The responses to my post last month, "Please stop calling print the 'core product' (explained)," continue to pop up here and there on the net, and a common theme is "but I'm not sure I agree or want to accept what he says is the core - helping others sell their goods and services."
I can't say I'm surprised; as I've often noted, journalists don't often think about the business that supports journalism and generally don't want to. But business is about money. And in the media business, helping others sell their goods and services is where the money comes from.
The people who spend their days thinking about the business are all on the sales side. They're busy selling what we make (desperately trying to make this month's sales goals), not noodling on what we might make.
Combine that with a recession that (temporarily) kicks the legs out from under the advertising model, and we get to our current state of general bewilderment about "the business model that will support serious journalism in the 21st century."
In 2005, the American Press Institute invested $2 million to undertake a deep rethink of the business layer. They brought in a team from the Harvard Business School and the innovation strategy firm Innosight. I was on the task force for that project, called NewspaperNext.
Some good things happened as a result of NewspaperNext. The report that emerged from that project changed the way many people think about the challenges facing the newspaper industry, and it led to a number of innovative projects, generally focused on niche markets.
But there was one angle that seems to have slipped out of the discussion that I think is extremely important.
In identifying the core business of the local newspaper as a marketing service implemented through the advertising model, Innosight told us to start thinking of a "new core" and implored us to realize that our Web efforts are part of that core.
OK, some of us get that now. But it's the next step that we're uniformly failing to take: Look outside the new core. Find poorly met needs in your community where you might create new kinds of products or services that might follow a completely different business model.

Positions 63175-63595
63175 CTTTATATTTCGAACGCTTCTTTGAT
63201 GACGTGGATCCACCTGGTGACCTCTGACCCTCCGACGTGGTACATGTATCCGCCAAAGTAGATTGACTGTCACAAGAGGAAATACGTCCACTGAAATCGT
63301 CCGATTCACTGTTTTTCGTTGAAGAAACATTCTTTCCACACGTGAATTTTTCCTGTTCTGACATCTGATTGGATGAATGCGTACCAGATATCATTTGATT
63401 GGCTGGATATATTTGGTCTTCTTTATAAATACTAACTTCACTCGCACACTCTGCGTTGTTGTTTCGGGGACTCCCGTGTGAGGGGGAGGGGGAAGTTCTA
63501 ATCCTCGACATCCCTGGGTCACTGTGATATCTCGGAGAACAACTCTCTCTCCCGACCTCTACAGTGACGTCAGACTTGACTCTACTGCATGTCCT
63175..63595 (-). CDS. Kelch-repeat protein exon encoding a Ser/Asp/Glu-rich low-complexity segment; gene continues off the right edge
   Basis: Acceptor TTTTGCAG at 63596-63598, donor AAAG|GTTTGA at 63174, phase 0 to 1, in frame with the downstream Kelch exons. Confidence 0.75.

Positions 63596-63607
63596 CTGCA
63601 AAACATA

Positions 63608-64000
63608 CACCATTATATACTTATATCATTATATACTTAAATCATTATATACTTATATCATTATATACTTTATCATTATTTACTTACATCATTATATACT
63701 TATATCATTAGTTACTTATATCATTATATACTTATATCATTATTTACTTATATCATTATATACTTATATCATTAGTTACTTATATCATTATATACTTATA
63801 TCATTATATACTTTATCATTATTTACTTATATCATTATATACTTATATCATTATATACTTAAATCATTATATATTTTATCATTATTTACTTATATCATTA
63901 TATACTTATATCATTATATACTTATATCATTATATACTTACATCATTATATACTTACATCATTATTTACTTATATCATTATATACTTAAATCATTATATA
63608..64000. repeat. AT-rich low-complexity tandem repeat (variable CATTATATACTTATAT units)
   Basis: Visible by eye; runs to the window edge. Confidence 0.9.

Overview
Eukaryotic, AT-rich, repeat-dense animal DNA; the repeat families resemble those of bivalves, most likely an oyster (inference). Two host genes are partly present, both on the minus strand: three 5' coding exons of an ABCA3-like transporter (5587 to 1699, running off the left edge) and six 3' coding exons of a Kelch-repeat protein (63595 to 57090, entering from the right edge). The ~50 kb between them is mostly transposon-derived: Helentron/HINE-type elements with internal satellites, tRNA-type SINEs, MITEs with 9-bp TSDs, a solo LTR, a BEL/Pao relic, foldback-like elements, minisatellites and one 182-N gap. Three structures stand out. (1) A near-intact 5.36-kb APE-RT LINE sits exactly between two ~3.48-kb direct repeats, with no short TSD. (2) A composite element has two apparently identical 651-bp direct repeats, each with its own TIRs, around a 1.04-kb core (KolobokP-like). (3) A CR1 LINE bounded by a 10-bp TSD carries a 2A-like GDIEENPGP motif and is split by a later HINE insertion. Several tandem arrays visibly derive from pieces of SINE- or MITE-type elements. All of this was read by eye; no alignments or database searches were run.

Who's doing that? Who's (a) looking outside the core, talking with people (business and consumer) in the community, finding poorly met needs, and (b) trying to build something that's outside the circle, outside the comfort zone of media product supported by advertising revenue?
Much of the rest of Innosight's advice seems to have been internalized by a lot of people at newspapers. I hear a lot of comfortable talk about "fail fast, fail cheap," the iterative strategy-development process that recognizes that "90 percent of new ventures start off following the wrong strategy." I even hear talk of "good enough," a concept that's a bitter pill to swallow in newsrooms, which prefer to puff up the mission with lofty language about excellence.
But there seems to be a wall around the core -- new or old. And there's very little action outside that wall. You have to wonder what opportunities are going unclaimed.
Update: The original version of this post credited the Knight Foundation, but the $2 million (eventually $3.2 million) was raised by API from a broad collection of donors that support the institute. Thanks to Mark Mulholland for the catch.